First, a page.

Monday, December 14, 2015

Growing Beets Notes

Beets is another crop that I grow year around on my homestead. And they really grow well here. But beets are more difficult to grow at my seed farm location where it is drier, hotter, and windy. Rather than trying to overcome the obstacles at the seed farm, I only grow beets on the homestead. Besides, I've never gotten the beets to bolt to flowering, so I can't save my own seed. 

I don't have any problems getting beets to germinate. 

Types of Beets
    Because of the supermarket influence, I thought all beets were round and red. Even my grandmother only grew round red ones, so it was quite a surprise to see that beets came in other variations. Now, these variations came with an advantage. You see, hubby doesn't like the idea of eating purple veggies and he lumps beets into that group. But he will eat white and yellow beets. Ta-da! 
    Besides coming in different colors, they also come in different shapes. I've become a big fan of the elongated beets, but alas they only come in red. 

When to harvest a beet is easy. I pick them when they get the size I want, anywhere from ping pong ball size to large golf ball size. Many varieties can grow a lot bigger without becoming woody or pithy, but I like them smaller for tenderness, sweetness, and ease of processing. If beets are left to grow too long, they tend to become too fibrous to eat. 

Growing Tips 
     Beets don't require deep soil, so I take advantage of that and plant them in my shallow beds. These beds have 3-4 inches of soil atop the lava. That's just enough to get good shaped beets. Before seeding, I will till in a modest amount of compost but not extra manure. Plus I use my standard soil amendment mix (coral sand wood ash, etc). The beets seem to grow better when I've tilled those 3-4 inches of soil to make a light, aerated bed. I sow the seeds about 1 1/2" apart in rows 6"-8" apart. This is with the intention of eventually thinning the plants to 6" apart. The neat thing about beets is that the thinnings are edible. Good for using in stirfry and soup.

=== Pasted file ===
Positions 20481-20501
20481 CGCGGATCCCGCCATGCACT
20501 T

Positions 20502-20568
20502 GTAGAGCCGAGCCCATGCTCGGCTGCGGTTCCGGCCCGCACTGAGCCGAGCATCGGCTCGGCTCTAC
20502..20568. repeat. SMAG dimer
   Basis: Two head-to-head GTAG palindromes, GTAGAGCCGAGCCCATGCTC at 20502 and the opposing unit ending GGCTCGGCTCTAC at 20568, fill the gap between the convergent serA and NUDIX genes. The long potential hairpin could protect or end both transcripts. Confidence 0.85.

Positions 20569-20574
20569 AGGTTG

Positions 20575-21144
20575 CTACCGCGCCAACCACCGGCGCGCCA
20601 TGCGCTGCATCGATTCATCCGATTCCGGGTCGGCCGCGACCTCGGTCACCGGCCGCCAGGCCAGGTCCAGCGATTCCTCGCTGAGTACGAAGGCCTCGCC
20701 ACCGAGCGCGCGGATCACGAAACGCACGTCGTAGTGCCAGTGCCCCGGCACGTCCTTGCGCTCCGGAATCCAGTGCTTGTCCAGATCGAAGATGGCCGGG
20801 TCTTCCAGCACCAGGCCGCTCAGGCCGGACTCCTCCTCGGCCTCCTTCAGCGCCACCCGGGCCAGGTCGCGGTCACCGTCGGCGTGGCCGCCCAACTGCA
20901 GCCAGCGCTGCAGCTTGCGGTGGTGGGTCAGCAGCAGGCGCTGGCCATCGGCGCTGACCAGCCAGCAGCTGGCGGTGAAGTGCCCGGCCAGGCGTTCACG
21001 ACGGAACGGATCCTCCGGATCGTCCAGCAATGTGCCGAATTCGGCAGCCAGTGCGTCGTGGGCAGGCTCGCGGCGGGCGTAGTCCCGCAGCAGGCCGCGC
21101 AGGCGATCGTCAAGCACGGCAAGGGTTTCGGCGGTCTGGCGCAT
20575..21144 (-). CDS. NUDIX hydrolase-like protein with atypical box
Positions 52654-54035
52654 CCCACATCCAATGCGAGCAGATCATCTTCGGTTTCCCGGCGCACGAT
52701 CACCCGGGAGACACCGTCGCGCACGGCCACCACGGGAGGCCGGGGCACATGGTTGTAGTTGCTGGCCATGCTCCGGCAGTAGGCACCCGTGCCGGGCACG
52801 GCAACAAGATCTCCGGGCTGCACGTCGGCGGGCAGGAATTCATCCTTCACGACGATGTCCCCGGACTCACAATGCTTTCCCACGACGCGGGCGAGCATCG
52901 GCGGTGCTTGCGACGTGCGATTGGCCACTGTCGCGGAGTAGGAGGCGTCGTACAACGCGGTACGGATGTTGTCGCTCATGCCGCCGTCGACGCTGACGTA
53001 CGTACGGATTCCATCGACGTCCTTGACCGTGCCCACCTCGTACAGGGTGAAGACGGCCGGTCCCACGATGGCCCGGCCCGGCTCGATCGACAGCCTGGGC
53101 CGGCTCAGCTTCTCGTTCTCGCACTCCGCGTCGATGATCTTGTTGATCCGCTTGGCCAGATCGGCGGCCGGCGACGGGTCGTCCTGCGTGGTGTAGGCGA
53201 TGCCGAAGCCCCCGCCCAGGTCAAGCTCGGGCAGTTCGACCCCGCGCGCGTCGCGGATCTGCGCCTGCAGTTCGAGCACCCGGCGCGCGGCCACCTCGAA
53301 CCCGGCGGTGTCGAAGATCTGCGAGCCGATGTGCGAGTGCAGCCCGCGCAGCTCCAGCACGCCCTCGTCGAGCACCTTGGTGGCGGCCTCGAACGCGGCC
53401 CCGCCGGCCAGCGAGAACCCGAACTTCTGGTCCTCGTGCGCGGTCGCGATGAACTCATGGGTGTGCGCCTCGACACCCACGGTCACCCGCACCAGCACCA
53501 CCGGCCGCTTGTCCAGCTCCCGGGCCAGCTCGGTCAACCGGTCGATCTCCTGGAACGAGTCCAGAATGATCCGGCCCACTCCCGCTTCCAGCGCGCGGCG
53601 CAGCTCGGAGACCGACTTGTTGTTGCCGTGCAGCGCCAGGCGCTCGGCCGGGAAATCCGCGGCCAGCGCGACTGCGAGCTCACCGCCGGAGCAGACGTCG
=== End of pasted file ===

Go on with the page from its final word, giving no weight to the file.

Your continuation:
While I haven't had problems producing beets, I've heard of people who have. Beets require certain nutrients in the soil, and I guess I meet all their requirements via my soil building techniques. Thus I don't need to add boron, magnesium, calcium, or other adjustments. Guess I'm a dumb luck gardener! Or perhaps incorporating my wild, throw everything into the compost pile technique works for beets, 

The only problems I've had with beets are:
...overcrowding, thus no beets. I've learn to correct this by thinning the plants to 6" when they are young. 
...stunted and fibrous due to too warm soil and/or dry soil. I've corrected this by mulching the beets and watering regularly during a drought. Especially when growing in such shallow beds, I have to keep a close eye on the soil moisture. 
...flea beetles. These little pests have defeated me thus far. When the population is low, I seem to control them well enough by using a soap spray. But every once in awhile I get a monstrous ourptbreak of flea beetles. My only recourse thus far has been to tear all the beets out (feed them to the livestock) and don't grow beets in that same spot until the flea beetles are gone. Luckily I have plenty of space so I can reseed beets in a different location. 

Varieties I Grow
Albino (this white beet goes by several other names), Golden, Detroit Dark Red, Cylindra. I also grow some of the hybrids and other standards off and on, including Boro, Merlin, and Red Ace plus others. 

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